Proactive beekeeping helped mitigate the impact of Colony Collapse Disorder, a deadly condition that decimated colonies around the world earlier this century and is still a factor today.
Protecting these pollinators may be the single most important reason why people keep bees, but it's far from the only one.The benefits of beekeeping have quite a range, and even the most obvious ones deserve closer inspection.
No article would “bee complete” without giving this tasty stuff a shout-out, so we figured we'd list it at the start. You may know raw honey as a sweet, versatile treat, good for hot tea and cooking, but it has medicinal uses, as well. You can use it to treat a sore throat, stifle a cough, help clear up acne, and even heal moderate burns. Raw honey also makes a great element in DIY skin care and can be used as a cleanser and mask.
Raw honey is a stellar gift, since the combination of pollen and nectar gathered by your bees is unique. If you've ever had real organic honey, you know that it's different from the processed honey sold in large grocery stores. Raw, organic honey is thicker in texture and the taste is much more complex. Top-quality honey is expensive, but a healthy hive will make enough to share with friends and family. So, give it as a gift, but remember to keep enough for yourself!
Beekeeping is a great family activity and hives are wonderful teaching tools. Every colony has three distinct types of adult bee — the queen, her female workers, and male drones — as well as the colony's young, growing brood.
Small children not only learn about the industrious honey bee and get to watch a colony function up close throughout the seasons of the year, but learn about the value of insects in the ecosystem at large. Because bees tend to be docile, older kids can take an active role in tending a Tapcomb® hive. It's a memorable outdoor activity with a host of benefits.
Parents provide the proper gear. Kids provide the curiosity.
We said it once and we'll say it again — bees are the world's top pollinator. While professional farmers often rent hundreds of hives from beekeeping companies to pollinate their crops, your own backyard garden can benefit from proximity to a hive. The number of bees that visit a plant affect its size, shape, and the amount of fruit it produces. Certain fruits, like apples, blueberries and pears, are particularly dependent on honey bees.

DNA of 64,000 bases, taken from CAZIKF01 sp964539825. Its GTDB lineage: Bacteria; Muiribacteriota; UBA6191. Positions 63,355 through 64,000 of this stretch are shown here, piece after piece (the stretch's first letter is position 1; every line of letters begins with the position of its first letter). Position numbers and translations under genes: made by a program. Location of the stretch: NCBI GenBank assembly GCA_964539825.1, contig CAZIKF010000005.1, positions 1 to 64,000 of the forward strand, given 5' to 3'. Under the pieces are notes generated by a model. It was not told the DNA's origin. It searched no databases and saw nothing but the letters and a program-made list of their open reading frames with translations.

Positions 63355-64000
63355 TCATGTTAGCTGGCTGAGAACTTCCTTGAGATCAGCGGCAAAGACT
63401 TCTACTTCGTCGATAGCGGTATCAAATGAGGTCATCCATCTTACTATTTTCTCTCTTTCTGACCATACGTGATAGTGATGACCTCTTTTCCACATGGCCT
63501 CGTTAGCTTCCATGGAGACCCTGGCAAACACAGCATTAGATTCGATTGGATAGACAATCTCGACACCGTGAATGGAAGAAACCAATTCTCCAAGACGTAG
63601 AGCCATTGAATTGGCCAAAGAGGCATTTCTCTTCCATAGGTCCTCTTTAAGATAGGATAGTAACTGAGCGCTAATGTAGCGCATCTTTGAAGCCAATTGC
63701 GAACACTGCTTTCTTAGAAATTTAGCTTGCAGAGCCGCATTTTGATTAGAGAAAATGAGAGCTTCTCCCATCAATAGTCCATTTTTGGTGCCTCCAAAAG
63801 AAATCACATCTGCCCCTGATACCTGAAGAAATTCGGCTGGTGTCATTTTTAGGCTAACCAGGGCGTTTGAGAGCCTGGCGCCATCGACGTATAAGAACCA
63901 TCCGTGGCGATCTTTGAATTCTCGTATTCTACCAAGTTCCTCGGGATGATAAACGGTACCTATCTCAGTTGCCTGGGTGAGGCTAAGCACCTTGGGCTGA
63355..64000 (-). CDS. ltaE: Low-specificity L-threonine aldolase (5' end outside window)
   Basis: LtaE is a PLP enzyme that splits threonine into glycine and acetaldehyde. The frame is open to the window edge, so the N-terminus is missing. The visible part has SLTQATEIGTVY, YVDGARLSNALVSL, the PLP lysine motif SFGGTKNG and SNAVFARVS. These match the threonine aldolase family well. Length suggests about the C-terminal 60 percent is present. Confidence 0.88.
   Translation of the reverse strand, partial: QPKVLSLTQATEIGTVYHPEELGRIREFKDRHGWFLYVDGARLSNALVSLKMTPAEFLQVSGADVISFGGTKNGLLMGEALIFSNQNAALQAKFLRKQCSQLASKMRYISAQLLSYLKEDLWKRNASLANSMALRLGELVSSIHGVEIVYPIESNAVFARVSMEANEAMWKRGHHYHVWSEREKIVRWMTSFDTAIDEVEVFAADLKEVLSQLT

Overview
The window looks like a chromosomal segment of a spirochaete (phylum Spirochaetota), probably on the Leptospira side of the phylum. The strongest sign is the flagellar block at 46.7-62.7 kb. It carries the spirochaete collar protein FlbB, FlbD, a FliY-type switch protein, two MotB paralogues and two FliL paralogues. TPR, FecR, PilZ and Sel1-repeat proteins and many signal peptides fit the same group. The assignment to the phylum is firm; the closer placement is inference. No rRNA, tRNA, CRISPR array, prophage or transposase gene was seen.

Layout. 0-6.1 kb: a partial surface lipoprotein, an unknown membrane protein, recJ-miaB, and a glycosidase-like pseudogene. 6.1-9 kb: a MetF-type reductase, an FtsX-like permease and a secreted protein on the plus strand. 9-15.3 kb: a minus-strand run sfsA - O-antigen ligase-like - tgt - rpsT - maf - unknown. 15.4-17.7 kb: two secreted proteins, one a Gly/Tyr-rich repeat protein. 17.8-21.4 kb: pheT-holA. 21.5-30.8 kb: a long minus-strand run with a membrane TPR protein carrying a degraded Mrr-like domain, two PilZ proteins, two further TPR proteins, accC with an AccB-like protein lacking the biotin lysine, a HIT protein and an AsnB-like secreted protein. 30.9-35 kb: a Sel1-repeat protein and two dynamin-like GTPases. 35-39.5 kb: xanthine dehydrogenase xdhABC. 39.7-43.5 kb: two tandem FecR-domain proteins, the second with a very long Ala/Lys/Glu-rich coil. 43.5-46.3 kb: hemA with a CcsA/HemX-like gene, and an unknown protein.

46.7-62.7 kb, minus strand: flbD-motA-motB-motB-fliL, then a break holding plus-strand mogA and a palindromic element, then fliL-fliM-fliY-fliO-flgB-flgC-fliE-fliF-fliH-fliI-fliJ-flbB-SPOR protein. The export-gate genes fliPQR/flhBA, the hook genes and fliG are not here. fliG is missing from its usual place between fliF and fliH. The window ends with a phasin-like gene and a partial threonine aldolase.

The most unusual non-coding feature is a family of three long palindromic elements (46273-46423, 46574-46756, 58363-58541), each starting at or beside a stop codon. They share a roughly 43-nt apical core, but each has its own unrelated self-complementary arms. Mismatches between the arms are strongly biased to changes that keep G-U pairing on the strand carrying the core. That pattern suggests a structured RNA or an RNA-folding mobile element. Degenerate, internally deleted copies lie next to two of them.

While getting more fruit is a clear benefit, having an army of pollinators nearby is good for any plant. Even your flower garden will thrive.
If you take the time to plant a bee-friendly garden to keep bees happy, you'll end up attracting lots of other pollinators, too. Some — like butterflies and hummingbirds — are gorgeous guests and make for great nature watching.
Check out our bee-friendly garden post for ideas about what to plant. If you go the extra mile and pick your plants carefully, even a small suburban yard or rooftop garden can become an oasis.
When you think of keeping bees, two products probably come to mind: honey and beeswax.
But every hive is a natural factory. In addition to wax and honey, bees make propolis, royal jelly, and venom. That's right — venom. Venom might have medicinal properties and advanced beekeepers know how to collect it without killing their bees. (Only the truly advanced should collect this, however gathering propolis and royal jelly can be tricky, too.)
The real takeaway is that all of these substances make up the world of hive products. Even if you only collect honey, knowing the role each product plays in the hive is a big part of being a beekeeper. When you set up a hive, you set out on your own unique journey to keep and care for bees, but acquiring and sharing this kind of knowledge is a little like propolis for the beekeeping community itself — the glue that holds it all together.